The Urban Sketcher – Techniques for Seeing and Drawing on Location is a useful book on drawing and watercolor painting technique illustrated with a selection of Marc Taro Holmes’ dazzling works. It’s certainly worth the $17.30 price (Amazon.com), especially the small watercolor section. I’m a bit puzzled, though, about who the intended audience is.
The book begins with an introduction to the concept of urban sketching and its inherent joys. Daily, habitual sketching – with quantity trumping concern for quality – will bring rapid skills improvement to most sketchers, Holmes says, and his own pleasure from the habit is apparent. “Urban sketching gets you out in the world looking for things worth drawing,” he says. “It puts you into the mindset where daily life is part of a larger artistic adventure.”
The first two-thirds of the 143-page book focuses on relatively basic drawing techniques that a beginner could grasp and practice without feeling overwhelmed. It begins with an introduction to the pleasures of urban sketching and essential materials used. Then, starting with still lifes, Holmes shows, step-by-step, how to use simple measuring and sight-sizing techniques to draw accurately. Very quickly he moves to applying those same principles to urban landscapes. Useful to beginners as well as more seasoned sketchers, he shows how to break down a complex subject into simplified shapes and angles.
Most of the drawing instructions and exercises are based on Holmes’ three-step process: a rough pencil “scribble” followed by a defining pen line and finally a brush pen to darken “shadow shapes,” giving dimension to the drawing. This process is reinforced throughout the book. Some exercises are devoted specifically to sketching people in the urban landscape using these same principles.
So far, I could see a highly motivated beginner or intermediate sketcher using Holmes’ three-step process to build skills with continual practice. But a sheer beginner will not find important instruction on perspective when drawing buildings, for example, or understanding proportions when drawing people. (I suppose plenty of other books on the market cover these basic topics.)
Where I really felt confused about the intended audience was the final third of the book on watercolor techniques. The first instruction demo is on the “grow a wash” technique, followed by one on charging-in, and then edge-pulling. If I had just opened a new set of paints and were using watercolor for the first time (as implied by the book’s introduction to materials), I would be befuddled and frustrated by these sophisticated techniques right out the door.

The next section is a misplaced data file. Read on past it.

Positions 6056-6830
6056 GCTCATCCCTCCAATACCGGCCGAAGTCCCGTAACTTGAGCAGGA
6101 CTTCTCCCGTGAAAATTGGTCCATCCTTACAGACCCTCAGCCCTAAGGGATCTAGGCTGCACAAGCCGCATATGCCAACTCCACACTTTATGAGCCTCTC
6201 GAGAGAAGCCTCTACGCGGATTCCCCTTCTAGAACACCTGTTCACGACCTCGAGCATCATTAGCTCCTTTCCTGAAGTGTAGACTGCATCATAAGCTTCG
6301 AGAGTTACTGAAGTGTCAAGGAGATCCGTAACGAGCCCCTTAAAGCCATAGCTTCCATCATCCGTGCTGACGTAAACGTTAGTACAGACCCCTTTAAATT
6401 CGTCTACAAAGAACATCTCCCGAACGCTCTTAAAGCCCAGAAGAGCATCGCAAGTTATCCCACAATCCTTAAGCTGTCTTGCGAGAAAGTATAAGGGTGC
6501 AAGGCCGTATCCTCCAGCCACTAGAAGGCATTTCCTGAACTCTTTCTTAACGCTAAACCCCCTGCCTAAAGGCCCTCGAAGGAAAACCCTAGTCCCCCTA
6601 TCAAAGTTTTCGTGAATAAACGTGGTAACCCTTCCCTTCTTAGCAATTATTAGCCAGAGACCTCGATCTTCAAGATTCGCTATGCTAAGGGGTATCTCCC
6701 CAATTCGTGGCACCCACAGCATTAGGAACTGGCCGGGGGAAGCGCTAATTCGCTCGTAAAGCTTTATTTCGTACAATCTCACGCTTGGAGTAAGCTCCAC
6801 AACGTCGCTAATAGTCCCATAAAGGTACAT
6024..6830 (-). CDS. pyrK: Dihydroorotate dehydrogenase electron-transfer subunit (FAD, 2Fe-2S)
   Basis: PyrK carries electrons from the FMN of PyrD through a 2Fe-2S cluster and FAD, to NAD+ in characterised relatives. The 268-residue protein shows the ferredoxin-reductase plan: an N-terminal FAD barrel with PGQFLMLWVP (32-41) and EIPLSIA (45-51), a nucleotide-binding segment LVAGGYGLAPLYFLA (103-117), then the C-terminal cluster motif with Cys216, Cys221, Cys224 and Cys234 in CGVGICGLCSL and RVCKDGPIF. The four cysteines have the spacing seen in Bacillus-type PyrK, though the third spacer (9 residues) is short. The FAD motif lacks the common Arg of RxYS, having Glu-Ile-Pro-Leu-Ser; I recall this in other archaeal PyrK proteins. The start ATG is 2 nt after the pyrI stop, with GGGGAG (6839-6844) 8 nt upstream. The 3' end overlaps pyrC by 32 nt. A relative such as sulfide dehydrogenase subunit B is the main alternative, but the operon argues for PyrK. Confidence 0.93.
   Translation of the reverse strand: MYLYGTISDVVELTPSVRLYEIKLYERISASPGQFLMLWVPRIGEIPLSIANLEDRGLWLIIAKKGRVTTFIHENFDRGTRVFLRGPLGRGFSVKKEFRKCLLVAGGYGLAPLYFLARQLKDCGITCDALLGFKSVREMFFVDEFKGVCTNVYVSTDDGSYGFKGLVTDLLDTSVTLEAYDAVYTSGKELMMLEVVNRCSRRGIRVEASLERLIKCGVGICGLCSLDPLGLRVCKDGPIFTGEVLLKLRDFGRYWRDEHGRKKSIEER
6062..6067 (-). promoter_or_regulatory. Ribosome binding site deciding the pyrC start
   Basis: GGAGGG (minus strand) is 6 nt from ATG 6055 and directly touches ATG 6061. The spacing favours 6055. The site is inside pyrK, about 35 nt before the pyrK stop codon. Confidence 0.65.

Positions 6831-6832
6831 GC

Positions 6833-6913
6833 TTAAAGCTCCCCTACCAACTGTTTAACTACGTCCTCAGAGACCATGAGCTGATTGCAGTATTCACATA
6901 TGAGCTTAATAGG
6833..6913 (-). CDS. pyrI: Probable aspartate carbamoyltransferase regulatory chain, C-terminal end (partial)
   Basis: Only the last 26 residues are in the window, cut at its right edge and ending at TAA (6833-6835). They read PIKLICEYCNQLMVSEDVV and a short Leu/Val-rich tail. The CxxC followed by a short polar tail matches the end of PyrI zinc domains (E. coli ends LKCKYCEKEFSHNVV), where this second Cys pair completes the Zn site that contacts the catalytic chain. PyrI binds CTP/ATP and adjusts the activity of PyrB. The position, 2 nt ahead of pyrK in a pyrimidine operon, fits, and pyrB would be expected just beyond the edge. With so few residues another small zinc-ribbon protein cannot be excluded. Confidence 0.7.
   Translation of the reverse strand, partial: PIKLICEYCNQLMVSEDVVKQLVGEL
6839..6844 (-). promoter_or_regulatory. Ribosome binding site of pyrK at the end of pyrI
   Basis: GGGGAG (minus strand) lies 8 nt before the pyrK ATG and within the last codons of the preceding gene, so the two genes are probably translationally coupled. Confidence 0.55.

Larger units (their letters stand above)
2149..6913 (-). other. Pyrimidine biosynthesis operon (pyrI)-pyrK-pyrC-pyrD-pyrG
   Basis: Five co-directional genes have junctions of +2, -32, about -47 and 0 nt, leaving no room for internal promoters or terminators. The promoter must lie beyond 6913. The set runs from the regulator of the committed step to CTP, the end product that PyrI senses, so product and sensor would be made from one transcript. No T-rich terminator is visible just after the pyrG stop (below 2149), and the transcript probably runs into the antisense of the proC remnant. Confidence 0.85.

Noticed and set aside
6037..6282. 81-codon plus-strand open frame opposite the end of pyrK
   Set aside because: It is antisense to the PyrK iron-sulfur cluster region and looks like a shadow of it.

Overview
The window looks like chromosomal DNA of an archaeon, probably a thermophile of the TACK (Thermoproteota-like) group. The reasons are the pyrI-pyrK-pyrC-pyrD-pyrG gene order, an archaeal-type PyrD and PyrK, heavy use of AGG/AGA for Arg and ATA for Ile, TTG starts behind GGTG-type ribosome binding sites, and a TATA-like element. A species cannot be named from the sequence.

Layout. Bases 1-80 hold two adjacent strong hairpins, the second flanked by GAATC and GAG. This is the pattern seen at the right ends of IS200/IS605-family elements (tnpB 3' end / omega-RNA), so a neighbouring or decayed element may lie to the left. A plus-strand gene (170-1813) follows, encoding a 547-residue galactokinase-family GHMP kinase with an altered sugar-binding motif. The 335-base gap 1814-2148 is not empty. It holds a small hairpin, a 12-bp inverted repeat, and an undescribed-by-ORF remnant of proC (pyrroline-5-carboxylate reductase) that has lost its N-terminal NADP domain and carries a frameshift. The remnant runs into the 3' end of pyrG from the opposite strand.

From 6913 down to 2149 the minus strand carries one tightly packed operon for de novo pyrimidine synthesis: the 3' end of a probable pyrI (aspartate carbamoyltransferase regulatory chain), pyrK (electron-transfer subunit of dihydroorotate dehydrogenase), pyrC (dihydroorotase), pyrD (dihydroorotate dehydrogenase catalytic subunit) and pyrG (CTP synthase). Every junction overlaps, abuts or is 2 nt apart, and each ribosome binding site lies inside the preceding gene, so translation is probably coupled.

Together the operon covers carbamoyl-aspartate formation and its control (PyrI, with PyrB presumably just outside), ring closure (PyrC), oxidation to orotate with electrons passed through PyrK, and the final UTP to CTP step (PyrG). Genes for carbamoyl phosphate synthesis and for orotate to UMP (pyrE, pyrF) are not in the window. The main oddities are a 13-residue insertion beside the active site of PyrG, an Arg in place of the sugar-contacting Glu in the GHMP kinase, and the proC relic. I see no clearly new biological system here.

In Step 1 of a demo, it says, “Keep aware of your color variation, going back for a slightly different hue every time. Never use just one color. Always modify the base color with warm and cool neighbors.” Warm and cool neighbors? All of this comes without a single word related to color mixing or showing a color wheel explaining warm and cool colors. (OK, again, I suppose plenty of watercolor technique books on the market cover these basics.) After having read numerous books on watercolor painting and having taken a few workshops, I feel ready to be challenged by these relatively advanced techniques, but I was surprised to see them in the first few pages of the watercolor section in a book with basic drawing instruction. All of that said, I’m looking forward to trying out these techniques, along with his “tea/milk/honey” principle of paint dilution.
Now that I’ve heard myself talk, I realize that the intended audience might actually be me: Someone with three years of experience in pen, ink and watercolor sketching, looking for new challenges to improve my skills. So if you’re like me, you’ll get plenty of value from the slim watercolor portion of the book; perhaps less from the drawing section. If you want to learn drawing, then perhaps this book is for you. It has some good basics, but definitely not all. If you want to learn watercolor, then I’d say you need to read at least one book on beginning watercolor painting before this one. (For inspiration about why to sketch on location and to view a full range of what artists worldwide are doing with urban sketching, then Gabriel Campanario’s The Art of Urban Sketching is still “the bible.” If you are a complete newbie who wants a comprehensive book about how to urban sketch, including beginning basic skills, James Hobbs’ Sketch Your World would be my answer.)